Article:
One of the major problems, perhaps the problem, of American politics is the need for enemies.
This pretty much defines popular “conservative” thought, soaked and saturated in media methods and conspiracy theories. It’s all about how things would be better except for “those people” – which of course means people who promise to fight “those people” can clean up with legislation, nepotism, favors, and contracts.
But when your whole life is about fighting “those people” with the assumption everything will be magically fixed when they’re defeated (and they’re never defeated because you’ll find new enemies) then you build nothing. The “fight those people” mentality strip-mines the soul and the culture, until only the battle is left – and the people making bank off of it. It’s a terribly meaningless attitude.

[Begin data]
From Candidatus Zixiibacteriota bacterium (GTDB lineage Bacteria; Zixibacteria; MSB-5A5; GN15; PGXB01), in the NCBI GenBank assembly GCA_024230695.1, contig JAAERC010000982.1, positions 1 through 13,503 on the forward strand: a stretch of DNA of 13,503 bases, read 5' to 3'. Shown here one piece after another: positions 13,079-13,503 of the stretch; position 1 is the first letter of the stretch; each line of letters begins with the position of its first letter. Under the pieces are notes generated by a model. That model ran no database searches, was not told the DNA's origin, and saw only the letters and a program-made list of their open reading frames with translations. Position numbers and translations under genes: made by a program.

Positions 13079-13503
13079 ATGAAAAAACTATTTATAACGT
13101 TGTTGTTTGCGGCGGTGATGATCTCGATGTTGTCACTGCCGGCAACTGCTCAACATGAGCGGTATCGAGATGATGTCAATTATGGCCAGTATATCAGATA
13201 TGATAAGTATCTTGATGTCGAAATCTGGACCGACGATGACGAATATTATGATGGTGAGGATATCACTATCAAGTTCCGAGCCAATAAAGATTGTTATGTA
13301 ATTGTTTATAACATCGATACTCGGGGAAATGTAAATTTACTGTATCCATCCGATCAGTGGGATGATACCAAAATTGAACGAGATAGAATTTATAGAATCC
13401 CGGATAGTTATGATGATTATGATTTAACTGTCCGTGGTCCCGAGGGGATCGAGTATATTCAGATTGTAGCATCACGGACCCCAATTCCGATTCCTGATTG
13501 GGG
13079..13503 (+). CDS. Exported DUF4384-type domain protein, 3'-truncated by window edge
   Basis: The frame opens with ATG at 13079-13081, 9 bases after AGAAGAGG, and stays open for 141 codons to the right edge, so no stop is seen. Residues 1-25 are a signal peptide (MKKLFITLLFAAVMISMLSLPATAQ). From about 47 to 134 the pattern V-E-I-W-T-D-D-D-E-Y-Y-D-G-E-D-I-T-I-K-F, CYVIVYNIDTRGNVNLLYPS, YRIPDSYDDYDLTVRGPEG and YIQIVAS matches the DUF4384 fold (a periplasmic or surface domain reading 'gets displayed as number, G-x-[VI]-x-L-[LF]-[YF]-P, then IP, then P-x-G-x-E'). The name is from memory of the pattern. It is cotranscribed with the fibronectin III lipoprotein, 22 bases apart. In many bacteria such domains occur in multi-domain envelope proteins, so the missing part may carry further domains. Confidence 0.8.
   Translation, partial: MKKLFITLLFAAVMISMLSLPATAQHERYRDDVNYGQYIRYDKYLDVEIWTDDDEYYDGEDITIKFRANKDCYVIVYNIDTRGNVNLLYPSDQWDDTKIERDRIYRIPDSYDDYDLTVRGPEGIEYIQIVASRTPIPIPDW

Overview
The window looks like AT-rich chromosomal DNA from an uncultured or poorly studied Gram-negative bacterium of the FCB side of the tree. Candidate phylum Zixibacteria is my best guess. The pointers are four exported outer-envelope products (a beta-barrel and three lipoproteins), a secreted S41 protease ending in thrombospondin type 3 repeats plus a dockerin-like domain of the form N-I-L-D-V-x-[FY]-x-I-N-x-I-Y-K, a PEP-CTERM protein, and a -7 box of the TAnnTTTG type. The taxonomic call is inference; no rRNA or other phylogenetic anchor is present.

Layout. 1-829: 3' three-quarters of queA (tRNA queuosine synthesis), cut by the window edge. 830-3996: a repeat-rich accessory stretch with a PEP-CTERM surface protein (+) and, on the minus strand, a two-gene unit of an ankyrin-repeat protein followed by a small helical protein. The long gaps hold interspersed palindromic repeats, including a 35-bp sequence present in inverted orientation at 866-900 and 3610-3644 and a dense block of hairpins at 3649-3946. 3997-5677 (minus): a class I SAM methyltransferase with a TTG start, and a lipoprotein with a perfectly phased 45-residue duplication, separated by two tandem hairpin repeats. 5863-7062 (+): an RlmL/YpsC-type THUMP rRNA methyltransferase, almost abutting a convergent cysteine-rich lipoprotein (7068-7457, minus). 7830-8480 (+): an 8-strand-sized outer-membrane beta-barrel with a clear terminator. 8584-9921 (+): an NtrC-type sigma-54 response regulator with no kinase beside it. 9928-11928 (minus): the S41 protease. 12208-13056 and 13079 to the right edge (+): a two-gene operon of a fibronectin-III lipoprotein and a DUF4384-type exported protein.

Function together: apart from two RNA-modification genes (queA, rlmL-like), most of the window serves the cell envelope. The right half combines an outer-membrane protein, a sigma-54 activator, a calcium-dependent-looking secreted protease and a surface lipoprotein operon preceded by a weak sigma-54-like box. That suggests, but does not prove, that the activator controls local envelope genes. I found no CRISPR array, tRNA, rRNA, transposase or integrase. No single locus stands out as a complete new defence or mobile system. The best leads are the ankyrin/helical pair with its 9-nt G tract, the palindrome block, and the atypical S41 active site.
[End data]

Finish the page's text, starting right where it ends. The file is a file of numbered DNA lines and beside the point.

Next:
Way back when Bush Junior was president, I was concerned that he’d too easily become the Hated Enemy, and that dealing with his bad policies (and seeking good policies) would be obscured by people just hating the man. This did not happen, fortunately, though part of it was probably how fast his previous allies tried to forget him. I am concerned Trump may end up the bogeyman, even if he is, honestly, an incredibly shitty president and human being.
The key thing in this country – in any civilization – is building, strengthening, and connecting social institutions and people’s connections. From education to social behaviors, building is what makes us who we are.
Building also provides us real satisfaction. You can’t be satisfied endlessly looking for someone to fight in the vague hope some day life is better. This gives us meaning.
A challenge – a true challenge – in America is to get to a building mentality first. We have to balance that with dealing with a truly terrible administration and its enablers.
A further challenge is to propagate this “builder mentality” so it spreads. Without it, even the most enlightened and forward-thinking society is endlessly fighting manipulated, angry people all the time.